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The Use and Abuse of Word Studies

The Use and Abuse of Word Studies

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Published by Randy Neal
Summary of various approaches to the use and abuse of word studies in Biblical Studies.
Summary of various approaches to the use and abuse of word studies in Biblical Studies.

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Published by: Randy Neal on Jun 27, 2012
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“The Use and Abuse of Word Studies In Theology,” in Linguistics & Biblical Interpretation, By Peter Cotterell & Max Turner Etymology

& Exegesis Project – John R. Neal I. Word Study from Cremer to Kittel. A. The last one hundred years could be termed the “Era of Theological Word Studies. The author‟s trace the “birth” of theological word studies to the work of Cremer who published his Biblico-Theological Lexicon on New Testament Greek all the way back in 1867.1 1. This does not mean that no word studies were produced prior to 1867. 2. From 1510-1568 some 27 were published. 3. B. The twentieth century saw Kittle‟s Theological Dictionary of the New Testament. By 1961, James Barr declared that words studies was like a “patiently severely ill, and gave it but a short time to live.”2 1. Cremer‟s work sought (with his 600 Greek NT words) where the LXX and NT Greek differed from classical Greek. 2. Adolf Deissmann disagreed with Cremer, who described the NT language as being a sort of Holy Ghost Greek, a special type of Greek used to “express the new concepts.” Deissmann showed from his research in the Greek papyri (every day “books, wills, bills, private letters, magical texts, and horoscopes”) that the language of the New Testament was that of the “common” every day man (thus the term koine). In spite of such criticism, Cremer‟s work went through nine editions and Julius Kogel edited a tenth in 1915.3 C. The work of Kittle sought to elucidate “what was believed to be the distinctive theological significances of New Testament words-even, that is, of words that were commonplace in the classical literature.”4 1. The era of word studies has gone from simple lexical entries to encyclopedic entries. 2. Kittle‟s is even arranged “alphabetically” based upon “its lexical stock.”5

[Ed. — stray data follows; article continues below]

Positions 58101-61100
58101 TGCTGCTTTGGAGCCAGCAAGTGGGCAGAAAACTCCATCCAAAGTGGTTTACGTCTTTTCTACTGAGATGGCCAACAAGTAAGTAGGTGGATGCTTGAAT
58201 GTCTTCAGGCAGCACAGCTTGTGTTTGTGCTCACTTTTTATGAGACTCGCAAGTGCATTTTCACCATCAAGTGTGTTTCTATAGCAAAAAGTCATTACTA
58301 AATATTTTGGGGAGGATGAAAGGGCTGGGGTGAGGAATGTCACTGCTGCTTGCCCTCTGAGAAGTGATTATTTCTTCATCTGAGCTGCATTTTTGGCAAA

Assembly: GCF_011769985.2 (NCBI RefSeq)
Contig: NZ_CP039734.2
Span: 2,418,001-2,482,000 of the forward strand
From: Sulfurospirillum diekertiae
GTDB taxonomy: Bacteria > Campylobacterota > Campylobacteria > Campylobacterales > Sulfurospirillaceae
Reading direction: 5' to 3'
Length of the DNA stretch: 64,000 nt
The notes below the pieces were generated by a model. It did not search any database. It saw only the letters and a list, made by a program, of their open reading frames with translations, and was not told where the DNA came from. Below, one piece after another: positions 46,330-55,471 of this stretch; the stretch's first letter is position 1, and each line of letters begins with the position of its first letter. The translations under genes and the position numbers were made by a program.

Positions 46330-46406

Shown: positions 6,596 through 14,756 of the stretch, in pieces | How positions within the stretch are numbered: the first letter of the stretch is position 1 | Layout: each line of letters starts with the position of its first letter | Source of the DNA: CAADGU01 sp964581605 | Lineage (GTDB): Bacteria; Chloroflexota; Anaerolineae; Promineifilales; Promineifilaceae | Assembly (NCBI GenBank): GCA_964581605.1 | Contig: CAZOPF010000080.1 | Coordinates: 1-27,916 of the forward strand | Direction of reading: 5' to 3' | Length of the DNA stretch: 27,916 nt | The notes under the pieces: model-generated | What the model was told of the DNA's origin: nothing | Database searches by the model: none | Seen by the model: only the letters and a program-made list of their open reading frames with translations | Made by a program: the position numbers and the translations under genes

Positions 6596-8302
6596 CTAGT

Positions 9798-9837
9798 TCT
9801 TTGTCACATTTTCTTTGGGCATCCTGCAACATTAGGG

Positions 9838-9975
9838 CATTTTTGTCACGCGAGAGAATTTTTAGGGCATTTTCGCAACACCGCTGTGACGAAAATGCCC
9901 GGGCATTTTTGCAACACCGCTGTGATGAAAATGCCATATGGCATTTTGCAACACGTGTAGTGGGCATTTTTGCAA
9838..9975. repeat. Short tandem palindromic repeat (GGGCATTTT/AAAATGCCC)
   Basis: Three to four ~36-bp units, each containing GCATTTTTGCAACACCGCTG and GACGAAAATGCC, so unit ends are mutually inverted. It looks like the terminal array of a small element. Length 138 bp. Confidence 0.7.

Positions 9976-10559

Peter Cotterell & Max Turner, Linguistics & Biblical Interpretation. (Downers Grove, IL: InterVarsity Press, 1989) 106. 2 Ibid. 3 Ibid, 107. 4 Ibid, 108. 5 Ibid.


3. On pages 108-109, the authors show the difference between a simple lexical entry (from Bauer he gives the example of the word, thyreos) from that found in a theological dictionary (the same word listed above from the New International Dictionary of New Testament Theology). 4. The distinction between the two (lexical verses encyclopedic approach) “became blurred by the production of many works giving” an encyclopedic description “about objects in the world or concepts, rather than about word-sense.” Both Kogel and Kittle did not explain this to their readers. 5. Kogel referred to the “difference between „external lexicography‟ (that concerned with morphology and sense, such as found in Bauer, or Liddell and Scott) and what he termed „internal lexicography‟ (a distinction taken over by Kittel too).”6 D. This idea of “internal lexicography” refers to historical overview of how a word is used.7


James Barr and the Criticism of Word-Study Approaches to Theology. A. James Barr‟s book, The Semantics of Biblical Language, appeared in 1961.8 Barr‟s work “shook the foundations of the then many attempts to provide theology in the shape of word-studies.” The purpose of his book was to challenge or critique the idea of the word-study approach.9 B. Barr starts of by taking “issue with those who try to correlate an alleged gulf between Greek and Hebrew ways of thinking with characteristics of the lexical stock, morphology and syntax of the respective languages.” 1. The claim that a lack of Hebrew “abstract nouns” means that Hebrew thought is less abstract does not hold up. 2. The same claim could be made about the French language (the supposed “erotic” overtones of the culture due to every noun having to be either masculine or feminine is absurd).10 3. The supposed difference between Greek and Hebrew thought may not be as “deep” as say between “Aristotelians and Platonists within the Greek speaking world.”11
6 7

Ibid, 109. Ibid. 8 Ibid. 9 Ibid, 110. 10 Ibid, 111. 11 Ibid, 112.